Drought and institutional adaptation in the Great Plains of Alberta and Saskatchewan, 1914–1939
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- Marchildon, G.P., Kulshreshtha, S., Wheaton, E. et al. Nat Hazards (2008) 45: 391. doi:10.1007/s11069-007-9175-5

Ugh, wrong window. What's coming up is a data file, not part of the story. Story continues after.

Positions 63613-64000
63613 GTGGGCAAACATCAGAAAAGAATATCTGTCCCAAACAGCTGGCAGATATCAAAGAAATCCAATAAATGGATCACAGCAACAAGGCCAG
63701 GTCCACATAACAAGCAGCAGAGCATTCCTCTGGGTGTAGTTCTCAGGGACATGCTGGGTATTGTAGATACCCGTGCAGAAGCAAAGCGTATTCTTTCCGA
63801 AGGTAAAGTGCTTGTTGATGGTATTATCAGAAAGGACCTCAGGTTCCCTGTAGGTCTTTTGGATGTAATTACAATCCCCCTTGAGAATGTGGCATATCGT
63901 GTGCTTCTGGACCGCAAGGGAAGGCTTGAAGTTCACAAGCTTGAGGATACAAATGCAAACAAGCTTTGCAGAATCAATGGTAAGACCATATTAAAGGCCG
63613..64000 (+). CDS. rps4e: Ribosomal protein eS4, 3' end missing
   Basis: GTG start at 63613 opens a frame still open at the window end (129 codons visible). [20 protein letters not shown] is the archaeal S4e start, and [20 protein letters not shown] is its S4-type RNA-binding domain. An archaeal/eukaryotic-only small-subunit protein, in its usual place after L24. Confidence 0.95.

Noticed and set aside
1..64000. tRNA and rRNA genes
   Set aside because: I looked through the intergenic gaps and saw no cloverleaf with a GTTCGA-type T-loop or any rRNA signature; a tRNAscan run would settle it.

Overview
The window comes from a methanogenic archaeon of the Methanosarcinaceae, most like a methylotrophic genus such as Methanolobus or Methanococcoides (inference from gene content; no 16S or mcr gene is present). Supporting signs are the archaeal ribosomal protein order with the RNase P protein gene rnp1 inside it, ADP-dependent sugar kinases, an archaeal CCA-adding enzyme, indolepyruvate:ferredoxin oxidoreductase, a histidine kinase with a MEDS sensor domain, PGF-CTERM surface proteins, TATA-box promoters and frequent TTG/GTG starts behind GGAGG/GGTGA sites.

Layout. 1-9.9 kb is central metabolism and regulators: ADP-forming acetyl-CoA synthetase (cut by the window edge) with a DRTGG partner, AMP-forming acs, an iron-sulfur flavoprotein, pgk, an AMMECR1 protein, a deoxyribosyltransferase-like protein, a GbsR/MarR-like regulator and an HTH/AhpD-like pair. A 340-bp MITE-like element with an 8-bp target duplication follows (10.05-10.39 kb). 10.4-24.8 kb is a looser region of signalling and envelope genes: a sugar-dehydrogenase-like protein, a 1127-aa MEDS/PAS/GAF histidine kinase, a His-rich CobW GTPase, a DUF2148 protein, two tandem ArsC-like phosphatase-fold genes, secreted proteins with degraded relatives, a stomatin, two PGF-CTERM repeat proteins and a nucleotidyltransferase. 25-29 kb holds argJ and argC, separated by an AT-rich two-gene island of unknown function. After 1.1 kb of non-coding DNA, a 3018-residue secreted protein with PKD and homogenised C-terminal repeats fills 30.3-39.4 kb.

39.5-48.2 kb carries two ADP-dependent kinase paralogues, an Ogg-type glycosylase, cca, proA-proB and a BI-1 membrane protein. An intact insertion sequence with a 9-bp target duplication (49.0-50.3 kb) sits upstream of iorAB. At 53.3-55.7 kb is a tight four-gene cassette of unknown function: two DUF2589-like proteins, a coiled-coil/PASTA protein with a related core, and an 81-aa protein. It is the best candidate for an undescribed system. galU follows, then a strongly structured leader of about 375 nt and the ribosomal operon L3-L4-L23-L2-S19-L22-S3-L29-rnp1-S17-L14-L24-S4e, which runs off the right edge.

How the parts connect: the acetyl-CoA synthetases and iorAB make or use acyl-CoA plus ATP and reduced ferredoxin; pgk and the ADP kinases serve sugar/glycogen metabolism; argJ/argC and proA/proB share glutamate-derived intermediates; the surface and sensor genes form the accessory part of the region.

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Agriculture in the southern Great Plains of Canada has been particularly vulnerable to prolonged episodes of drought. Using climate data and a precipitation minus potential evapotranspiration index, the extent of the region’s exposure to drought is examined. Between 1914 and 1917, the Dry Belt was particularly vulnerable to drought, whereas after 1928, a much larger region known as the Palliser Triangle covering most of southern Alberta and Saskatchewan was much more exposed to drought. These droughts provoked major institutional adaptation, in particular the establishment of the Special Areas Board by the Government of Alberta, and the creation of the Prairie Farm Rehabilitation Administration by the Government of Canada. Both organizations have proved to be relatively permanent public adaptations to the natural hazard of drought in the region. Moreover, these earlier experiences with prolonged drought as well as institution-building may be of value in helping the residents of the Palliser Triangle adapt to predicted climate changes in the future as well as anticipate some of the barriers to effective institutional adaptation.